I want/need my iPhone (without jailbreaking it) to support video-out functionality, not just for video/movie playback but also to show my active/current screen when selecting and using different applications. According to the Apple Support Article “iPod and iPhone: TV out support,” the iPhone and iPod Touch just support “TV Out” currently. “TV out” functionality is available if you own an “Apple Composite AV Cable,” advertised to:

Easily connect your iPod or iPhone to the composite video inputs on a TV. The cable also features audio and USB connectors, and a USB Power Adapter is included.

In the workshops I’ve shared to date about Cell Phones for Learning / iPhones in the Classroom, I’ve used the free application MonitorMode (nod to Tony Vincent) to show my screen to the audience using my built-in iSight camera. This solution certainly leaves much to be desired, however. Unless video-out functionality becomes available for the iPhone, I really need to arrange in advance for a document camera to be available in the presentation rooms when I share this workshop or bring my own, so I can use it to zoom in and show the iPhone screen in stable detail as I demonstrate the functionality of different applications.

The YouTube video “iPhone as a videogame Device” (nod to MacRumors) shows one gaming example of how the iPhone 2.2 SDK can be used to output video from applications directly to a television or other external display device. This functionality is potentially a VERY big deal, with lots of positive implications for educators as well as students which go beyond gaming.

Since this is apparently a hack, it’s not clear if at some point Apple will formally permit this type of video-out functionality for the iPhone and iTouch. I really hope they do.

Both the iPhone and iTouch are compelling platforms because increasingly, as more creative and powerful applications are released for them on the iTunes App Store, these devices can be used as computers for CONTENT CREATION and not merely consumption. This, in my view, is a key differentiator when it comes to the devices/screens which schools should embrace for 1:1 learning initiatives. Digital curriculum has numerous advantages over analog/paper-based curriculum, but (as I noted in my reflections last week following Dr. Z’s webinar for ISTE) any educational initiative focused on digital curriculum faces the hardware digital divide: How will students be provided with ready access to a SCREEN which permits them to access and consume content?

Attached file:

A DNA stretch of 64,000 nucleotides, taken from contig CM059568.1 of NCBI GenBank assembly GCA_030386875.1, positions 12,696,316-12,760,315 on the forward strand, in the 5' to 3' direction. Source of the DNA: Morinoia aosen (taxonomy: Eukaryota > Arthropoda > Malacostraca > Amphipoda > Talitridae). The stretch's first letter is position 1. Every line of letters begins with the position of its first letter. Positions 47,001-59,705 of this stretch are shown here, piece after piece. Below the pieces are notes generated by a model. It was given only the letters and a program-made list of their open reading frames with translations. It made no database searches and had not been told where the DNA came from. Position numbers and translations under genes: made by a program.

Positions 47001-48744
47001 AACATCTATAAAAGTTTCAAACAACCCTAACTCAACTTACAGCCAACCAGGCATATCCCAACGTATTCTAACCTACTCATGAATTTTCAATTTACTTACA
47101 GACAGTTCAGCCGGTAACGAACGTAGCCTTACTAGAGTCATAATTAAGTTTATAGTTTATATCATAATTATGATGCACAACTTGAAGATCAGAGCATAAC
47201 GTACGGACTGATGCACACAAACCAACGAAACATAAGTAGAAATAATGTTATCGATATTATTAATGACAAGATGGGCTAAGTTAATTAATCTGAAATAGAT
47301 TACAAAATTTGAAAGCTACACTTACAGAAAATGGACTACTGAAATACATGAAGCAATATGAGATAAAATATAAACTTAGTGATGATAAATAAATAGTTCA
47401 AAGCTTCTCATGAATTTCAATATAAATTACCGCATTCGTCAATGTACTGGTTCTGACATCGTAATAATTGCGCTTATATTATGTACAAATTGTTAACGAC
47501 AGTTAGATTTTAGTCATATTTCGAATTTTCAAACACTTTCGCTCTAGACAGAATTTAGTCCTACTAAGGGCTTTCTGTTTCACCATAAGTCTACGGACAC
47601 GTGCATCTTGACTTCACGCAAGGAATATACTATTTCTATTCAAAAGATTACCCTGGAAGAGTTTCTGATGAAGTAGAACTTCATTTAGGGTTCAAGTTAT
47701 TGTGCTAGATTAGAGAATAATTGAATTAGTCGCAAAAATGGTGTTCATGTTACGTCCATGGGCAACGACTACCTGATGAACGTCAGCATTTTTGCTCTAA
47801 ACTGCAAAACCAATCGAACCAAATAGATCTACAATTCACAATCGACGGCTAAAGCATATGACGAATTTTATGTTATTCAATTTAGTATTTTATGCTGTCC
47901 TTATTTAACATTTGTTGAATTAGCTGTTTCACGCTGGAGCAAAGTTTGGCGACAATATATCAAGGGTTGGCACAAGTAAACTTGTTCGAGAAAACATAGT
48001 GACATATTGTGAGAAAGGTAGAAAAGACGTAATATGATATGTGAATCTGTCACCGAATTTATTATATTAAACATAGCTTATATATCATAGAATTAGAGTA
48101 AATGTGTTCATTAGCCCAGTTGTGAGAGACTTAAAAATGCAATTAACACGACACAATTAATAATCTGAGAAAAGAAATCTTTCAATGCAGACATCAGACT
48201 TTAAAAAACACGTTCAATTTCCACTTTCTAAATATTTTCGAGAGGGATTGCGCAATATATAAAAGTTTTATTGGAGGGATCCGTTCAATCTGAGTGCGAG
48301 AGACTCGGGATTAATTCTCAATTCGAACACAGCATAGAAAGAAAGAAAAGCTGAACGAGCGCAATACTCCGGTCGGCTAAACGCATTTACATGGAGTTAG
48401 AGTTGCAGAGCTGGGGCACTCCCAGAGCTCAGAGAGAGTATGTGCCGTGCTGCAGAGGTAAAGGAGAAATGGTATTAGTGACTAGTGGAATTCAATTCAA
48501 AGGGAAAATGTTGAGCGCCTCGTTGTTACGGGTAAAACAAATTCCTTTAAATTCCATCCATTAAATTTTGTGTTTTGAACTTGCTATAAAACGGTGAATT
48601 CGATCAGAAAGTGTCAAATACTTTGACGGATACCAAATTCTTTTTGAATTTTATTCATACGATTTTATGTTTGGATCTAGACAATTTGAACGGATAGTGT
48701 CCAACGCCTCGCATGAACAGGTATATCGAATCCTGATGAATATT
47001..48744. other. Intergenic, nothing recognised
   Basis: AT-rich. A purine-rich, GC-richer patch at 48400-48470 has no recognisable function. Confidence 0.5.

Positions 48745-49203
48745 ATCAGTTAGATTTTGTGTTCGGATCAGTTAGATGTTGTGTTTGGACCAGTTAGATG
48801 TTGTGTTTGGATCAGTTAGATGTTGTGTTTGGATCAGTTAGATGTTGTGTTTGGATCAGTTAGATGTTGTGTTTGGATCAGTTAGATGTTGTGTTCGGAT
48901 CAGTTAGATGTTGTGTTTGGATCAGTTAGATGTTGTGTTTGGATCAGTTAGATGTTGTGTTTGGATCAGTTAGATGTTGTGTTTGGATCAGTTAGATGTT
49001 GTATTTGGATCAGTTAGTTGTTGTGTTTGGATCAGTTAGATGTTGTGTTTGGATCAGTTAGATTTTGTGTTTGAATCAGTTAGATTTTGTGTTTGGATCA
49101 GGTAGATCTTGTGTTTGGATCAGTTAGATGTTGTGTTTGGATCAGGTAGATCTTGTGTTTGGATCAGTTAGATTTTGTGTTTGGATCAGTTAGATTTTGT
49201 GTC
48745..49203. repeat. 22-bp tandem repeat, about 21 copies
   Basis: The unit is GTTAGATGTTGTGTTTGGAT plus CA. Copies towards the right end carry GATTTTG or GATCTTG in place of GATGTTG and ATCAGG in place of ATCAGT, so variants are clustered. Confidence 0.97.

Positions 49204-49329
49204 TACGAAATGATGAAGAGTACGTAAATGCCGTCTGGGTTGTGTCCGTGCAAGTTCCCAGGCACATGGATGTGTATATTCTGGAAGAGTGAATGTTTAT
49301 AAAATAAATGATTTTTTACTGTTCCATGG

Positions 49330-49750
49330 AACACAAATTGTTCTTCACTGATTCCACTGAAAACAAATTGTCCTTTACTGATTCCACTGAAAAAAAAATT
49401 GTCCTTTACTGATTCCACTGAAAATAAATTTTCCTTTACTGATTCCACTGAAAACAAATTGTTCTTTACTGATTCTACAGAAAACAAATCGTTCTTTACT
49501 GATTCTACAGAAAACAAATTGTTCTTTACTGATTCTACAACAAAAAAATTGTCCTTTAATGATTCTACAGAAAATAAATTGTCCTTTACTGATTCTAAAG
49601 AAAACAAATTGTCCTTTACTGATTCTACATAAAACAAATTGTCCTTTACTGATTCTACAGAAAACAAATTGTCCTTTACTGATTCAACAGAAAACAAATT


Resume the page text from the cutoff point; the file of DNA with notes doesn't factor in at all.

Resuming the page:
This conversation must go beyond “content delivery,” however, and highlights the fact that 1:1 learning initiatives must be focused on at least five key issues:

  1. Hardware: The wireless computing platform
  2. Content: Digital curriculum and software
  3. Connectivity: Bandwidth and access both at school and home. (Yes I did say HOME, don’t call your laptop program a “1 to 1 Learning Initiative” if you don’t let the kids take the laptops home. It’s essential, as OLPC project leaders know. Read TCER’s report “Third-Year (2006-07) Traits of Higher Technology Immersion Schools and Teachers” about TxTIP schools for research-based support for HOME laptop access.)
  4. Pedagogy: Student learning tasks must be active and not merely passive, students must regularly CREATE content as the 2001 revision of Bloom’s taxonomy highlights. (Sustained, ongoing professional is essential.)
  5. Sustainability: How will the learning initiative continue after initial grants or outlay funds are gone? (Just ask the majority of TxTIP schools who have discontinued their 1:1 projects about the importance of sustainability. Or ask AALF leaders.)

In my view, as I discussed in my MASSCUE keynote “Creating and Collaborating: The Keys to 21st Century Literacy” several weeks ago, the new CCC of the 21st century should focus on:

  1. Creating
  2. Communicating
  3. Collaborating

This is the basic reason I would OPPOSE an educational learning initiative which would seek to provide all students in a school with a Kindle: It may have robust output/viewing options for users, but the INPUT options are VERY limited.

reading a kindle in central park